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East County News Service

December 30, 2020 (San Diego’s East County) -- They include the famous and infamous-- community and business leaders, a sports star, a youth sports coach, a wildlife expert, a hiking leader, foster parent advocate, loving parents and children, a civil rights leader and a notorious racist who once ran for Congress. They died of causes ranging from COVID-19 to other illnesses, accidents and  murder.  These are the people with strong ties in San Diego’s inland region, who passed on in 2020.

JOHN DAVID BITTNER, WILDLIFE RESEARCHER:  The Julian resident, 75, was best known for the Hawk Watch programs he led for decades at the Wildlife Research Institute in Ramona that he founded, and later at the Begent Ranch. A recognized expert on eagles, he at times drew controversy for  financial ties to energy companies funding research. 

His legacy lives on at the Ramona Grasslands, where he and his wife donated 3,000 acres as a wildlife preserve home to many raptors. Bittner died doing what he loved in January, when he suffered a 50-foot-fall while rappelling down a cliff to replace batteries and memory cards in a camera near a Golden Eagle nest in the San Pasqual Valley.


CARROLL WAYMON, PhD, CIVIL RIGHTS LEADER: San Diego’s most prominent civil rights leader, passed away in January at age 94.  As executive director of San Diego’s first human rights agency, the Citizens Interracial Committee, he was a tireless fighter for justice who broke down many barriers for people of color. Waymon was the grandson of a slave and son of a Methodist minister. While working on the Los Angeles Human Relations Agency in 1964, he was asked by San Diego's City Council  to come to San Diego and help address racial issues. He moved here and led the Citizens Interracial Committee, devoting his life to attaining equal rights for all.  


A teacher and author of 15 books, he led a series of historic City Hall meetings and grass-roots forums around San Diego four decades ago, after race riots across the nation.  He played a key role in a lawsuit that forced desegregation of San Diego City Schools and founded the Africana Studies department at San Diego State University. He was honored by KPBS TV as a Local Hero in 2013, received the Jackie Robinson YMCA Dr. Martin Luther King., Jr. Human Dignity Award and was slated to be Grand Marshal in the 2020 Martin Luther King Jr. Day Parade in San Diego, but died days before the event. The ACLU, upon his death, posted “Rest in power.”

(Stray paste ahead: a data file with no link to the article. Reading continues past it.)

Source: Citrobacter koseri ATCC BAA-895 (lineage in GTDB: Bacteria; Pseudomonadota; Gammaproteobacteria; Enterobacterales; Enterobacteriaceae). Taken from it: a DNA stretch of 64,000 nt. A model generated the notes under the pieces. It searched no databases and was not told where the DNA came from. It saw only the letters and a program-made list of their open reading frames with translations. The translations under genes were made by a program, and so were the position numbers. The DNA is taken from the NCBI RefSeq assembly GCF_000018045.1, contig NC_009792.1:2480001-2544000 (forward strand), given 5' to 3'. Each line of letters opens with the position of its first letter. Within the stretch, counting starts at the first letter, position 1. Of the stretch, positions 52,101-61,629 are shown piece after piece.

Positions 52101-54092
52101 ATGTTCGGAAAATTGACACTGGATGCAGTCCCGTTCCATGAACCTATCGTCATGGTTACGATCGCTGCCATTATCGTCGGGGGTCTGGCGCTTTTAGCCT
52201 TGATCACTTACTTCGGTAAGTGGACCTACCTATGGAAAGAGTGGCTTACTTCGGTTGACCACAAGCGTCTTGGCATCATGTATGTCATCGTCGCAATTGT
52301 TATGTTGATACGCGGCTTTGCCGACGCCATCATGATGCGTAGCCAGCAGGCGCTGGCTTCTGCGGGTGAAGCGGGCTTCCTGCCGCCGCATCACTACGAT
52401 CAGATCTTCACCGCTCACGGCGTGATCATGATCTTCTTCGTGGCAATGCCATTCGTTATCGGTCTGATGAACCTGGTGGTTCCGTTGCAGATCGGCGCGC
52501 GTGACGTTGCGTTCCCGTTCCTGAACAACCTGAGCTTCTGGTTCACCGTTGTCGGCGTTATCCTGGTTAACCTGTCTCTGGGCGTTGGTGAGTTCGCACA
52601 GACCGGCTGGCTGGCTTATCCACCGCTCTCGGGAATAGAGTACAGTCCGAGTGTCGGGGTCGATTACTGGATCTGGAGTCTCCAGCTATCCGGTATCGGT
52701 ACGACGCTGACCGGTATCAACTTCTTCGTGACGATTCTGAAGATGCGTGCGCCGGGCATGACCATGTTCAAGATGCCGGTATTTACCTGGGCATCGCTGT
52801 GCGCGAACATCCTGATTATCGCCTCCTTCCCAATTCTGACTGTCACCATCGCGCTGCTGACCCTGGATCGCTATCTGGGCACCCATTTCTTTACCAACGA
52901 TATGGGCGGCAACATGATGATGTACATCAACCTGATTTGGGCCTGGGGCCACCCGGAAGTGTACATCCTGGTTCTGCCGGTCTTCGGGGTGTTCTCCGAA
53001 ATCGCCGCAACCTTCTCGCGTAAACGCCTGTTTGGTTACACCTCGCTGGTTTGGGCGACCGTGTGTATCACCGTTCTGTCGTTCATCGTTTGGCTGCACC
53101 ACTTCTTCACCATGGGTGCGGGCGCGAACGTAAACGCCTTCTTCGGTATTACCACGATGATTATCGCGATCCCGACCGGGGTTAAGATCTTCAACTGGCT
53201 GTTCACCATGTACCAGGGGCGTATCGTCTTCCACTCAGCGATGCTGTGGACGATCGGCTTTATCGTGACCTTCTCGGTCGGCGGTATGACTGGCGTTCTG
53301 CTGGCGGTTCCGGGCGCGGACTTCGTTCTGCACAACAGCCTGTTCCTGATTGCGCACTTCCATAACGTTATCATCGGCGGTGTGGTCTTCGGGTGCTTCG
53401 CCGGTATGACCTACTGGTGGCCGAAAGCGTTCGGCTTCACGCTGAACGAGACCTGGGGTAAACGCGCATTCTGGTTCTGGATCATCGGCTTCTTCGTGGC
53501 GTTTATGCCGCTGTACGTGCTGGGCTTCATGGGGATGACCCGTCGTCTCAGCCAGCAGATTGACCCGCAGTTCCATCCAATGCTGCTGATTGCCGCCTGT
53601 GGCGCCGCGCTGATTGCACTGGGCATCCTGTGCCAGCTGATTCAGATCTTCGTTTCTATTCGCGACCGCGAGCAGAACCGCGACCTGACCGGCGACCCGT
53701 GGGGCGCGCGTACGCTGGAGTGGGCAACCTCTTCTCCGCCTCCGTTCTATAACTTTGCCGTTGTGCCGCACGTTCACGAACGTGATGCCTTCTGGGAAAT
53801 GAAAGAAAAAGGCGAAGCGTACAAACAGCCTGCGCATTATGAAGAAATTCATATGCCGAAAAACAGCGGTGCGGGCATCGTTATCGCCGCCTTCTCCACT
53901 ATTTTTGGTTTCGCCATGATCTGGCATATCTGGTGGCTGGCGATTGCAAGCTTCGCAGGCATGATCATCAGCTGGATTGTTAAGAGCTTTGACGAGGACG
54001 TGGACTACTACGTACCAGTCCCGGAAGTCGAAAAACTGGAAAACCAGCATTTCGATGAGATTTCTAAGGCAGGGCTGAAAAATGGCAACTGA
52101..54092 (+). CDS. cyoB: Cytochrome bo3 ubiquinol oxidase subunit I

RHONDA BURT, HIKING LEADER: Rhonda Burt, 57, died doing what she loved most – hiking.  On Saturday, Feb. 15, the hiking leader was on the trail with the Jacumba Hikers group in rugged terrain in the Anza-Borrego desert when she suffered a fatal heart attack and collapsed.. 911 was called, A Sheriff’s helicopter and ambulance responded, but efforts to resuscitate her failed. 


Greg Curran, administrator of the Jacumba Hikers group, praised Burt as a “wonderful woman and hike leader” who was “passionate about many things: hiking, water skiing and her faith! She was kind and loving and always ready with a hug…Rhonda is now Hiking New Trails and soaring on to new adventures.”


MARTY SMITH, MOTOCROSS CHAMPION:  Motocross Hall of Fame champion and Alpine resident Marty Smith, 63, died in April along with his wife, Nancy in a dune buggy accident at the Imperial Sand Dunes in Glamis, California.  

Smith turned pro at age 17 and went on to win three AMA National Motocross Championship races as well as the U.S. grand Prix of Motocross. He placed fourth in the 15cc World Championship in 1976. He retired from motocross in 1981 three years after breaking a hip, but later teamed up to win the Baja 1000 desert race in1991 and continued to co ach motocross.  In 2000, he was inducted in the AMA Motorcycle Hall of Fame.  

BUDDY RABAYA, SANTEE COMMUNITY LEADER:  Santee community leader Buddy Rubaya, a strong advocate for local mobilehome owners, passed away on April 28, after suffering a stroke on March 25.  As president of the Santee Mobilehome Owners Action Committee, he lobbied for residents rights including rent control. He also served as regional manager of the Golden State Manufactured Home Owners League’s political action committee. He married John Hossick in 2015; the couple organized many programs benefiting young people, families and seniors throughout the Santee mobile home community. In 2018, Rabaya was named the Santee Chamber of Commerce’s “Citizen of the Year.” 

 L. Samson Osburn, another community activist, said of Rabaya, "Buddy helped bring people I to volunteerism. His magnetic personality attracted those who helped others. Buddy's charm, was his greatest strength.”


 MTS Chief Executive Officer Paul Jablonski passed away suddenly on May 10 at age 67. His career in transit spanned more than 40 years, including the last 16 years at MTS.  Before joining MTS in 2004,  Jablonski served as CEO of the Southwest Ohio Regional Transit Authority, General Manager of the Merrimack Valley Regional Transit Authority in Massachusetts, and General Manager of the Saudi Arabian Public Transport Co. 


MTS Board Chair Nathan Fletcher said of Jablonski. “He was a good man who not only ran a great agency but was a respected national transit industry leader.” He is survived by his wife, four children and grandchildren.


DON PARENT,  SDG&E SPOKESMAN:  Donald “Don” Parent, Public Affairs Manager for SDG&E for 45 years and an active participant in many local business and community organizations, died May 25 of cancer. He passed away at his home, surrounded by his two sons, La Mesa Councilman Colin Parent and Evan Parent,  and his longtime fiancée, Rhonda James.